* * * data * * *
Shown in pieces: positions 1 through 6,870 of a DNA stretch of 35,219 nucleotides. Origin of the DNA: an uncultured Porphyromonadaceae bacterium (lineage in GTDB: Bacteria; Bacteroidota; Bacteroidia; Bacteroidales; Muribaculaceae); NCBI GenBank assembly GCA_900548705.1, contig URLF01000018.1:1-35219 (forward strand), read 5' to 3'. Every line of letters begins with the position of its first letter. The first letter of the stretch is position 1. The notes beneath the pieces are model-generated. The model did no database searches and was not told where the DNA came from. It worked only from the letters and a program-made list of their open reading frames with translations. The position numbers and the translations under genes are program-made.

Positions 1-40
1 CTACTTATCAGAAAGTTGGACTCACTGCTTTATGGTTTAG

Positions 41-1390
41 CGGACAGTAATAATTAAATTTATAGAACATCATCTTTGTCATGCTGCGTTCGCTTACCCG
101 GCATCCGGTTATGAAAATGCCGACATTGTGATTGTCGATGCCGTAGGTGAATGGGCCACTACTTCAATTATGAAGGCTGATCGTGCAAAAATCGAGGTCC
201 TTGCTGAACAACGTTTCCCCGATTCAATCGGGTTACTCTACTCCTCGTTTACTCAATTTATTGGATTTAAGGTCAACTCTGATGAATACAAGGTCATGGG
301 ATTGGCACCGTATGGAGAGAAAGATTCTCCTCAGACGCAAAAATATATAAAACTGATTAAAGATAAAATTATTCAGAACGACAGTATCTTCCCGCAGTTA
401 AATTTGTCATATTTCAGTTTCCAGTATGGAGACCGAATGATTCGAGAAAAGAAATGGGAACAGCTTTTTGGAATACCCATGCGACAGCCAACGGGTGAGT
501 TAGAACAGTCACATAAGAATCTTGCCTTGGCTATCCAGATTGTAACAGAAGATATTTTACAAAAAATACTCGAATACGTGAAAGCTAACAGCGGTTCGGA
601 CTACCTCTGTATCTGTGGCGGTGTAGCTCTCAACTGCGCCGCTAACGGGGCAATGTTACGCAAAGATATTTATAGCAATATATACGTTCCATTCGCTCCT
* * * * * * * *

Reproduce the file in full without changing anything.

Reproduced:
Shown in pieces: positions 1 through 6,870 of a DNA stretch of 35,219 nucleotides. Origin of the DNA: an uncultured Porphyromonadaceae bacterium (lineage in GTDB: Bacteria; Bacteroidota; Bacteroidia; Bacteroidales; Muribaculaceae); NCBI GenBank assembly GCA_900548705.1, contig URLF01000018.1:1-35219 (forward strand), read 5' to 3'. Every line of letters begins with the position of its first letter. The first letter of the stretch is position 1. The notes beneath the pieces are model-generated. The model did no database searches and was not told where the DNA came from. It worked only from the letters and a program-made list of their open reading frames with translations. The position numbers and the translations under genes are program-made.

Positions 1-40
1 CTACTTATCAGAAAGTTGGACTCACTGCTTTATGGTTTAG

Positions 41-1390
41 CGGACAGTAATAATTAAATTTATAGAACATCATCTTTGTCATGCTGCGTTCGCTTACCCG
101 GCATCCGGTTATGAAAATGCCGACATTGTGATTGTCGATGCCGTAGGTGAATGGGCCACTACTTCAATTATGAAGGCTGATCGTGCAAAAATCGAGGTCC
201 TTGCTGAACAACGTTTCCCCGATTCAATCGGGTTACTCTACTCCTCGTTTACTCAATTTATTGGATTTAAGGTCAACTCTGATGAATACAAGGTCATGGG
301 ATTGGCACCGTATGGAGAGAAAGATTCTCCTCAGACGCAAAAATATATAAAACTGATTAAAGATAAAATTATTCAGAACGACAGTATCTTCCCGCAGTTA
401 AATTTGTCATATTTCAGTTTCCAGTATGGAGACCGAATGATTCGAGAAAAGAAATGGGAACAGCTTTTTGGAATACCCATGCGACAGCCAACGGGTGAGT
501 TAGAACAGTCACATAAGAATCTTGCCTTGGCTATCCAGATTGTAACAGAAGATATTTTACAAAAAATACTCGAATACGTGAAAGCTAACAGCGGTTCGGA
601 CTACCTCTGTATCTGTGGCGGTGTAGCTCTCAACTGCGCCGCTAACGGGGCAATGTTACGCAAAGATATTTATAGCAATATATACGTTCCATTCGCTCCT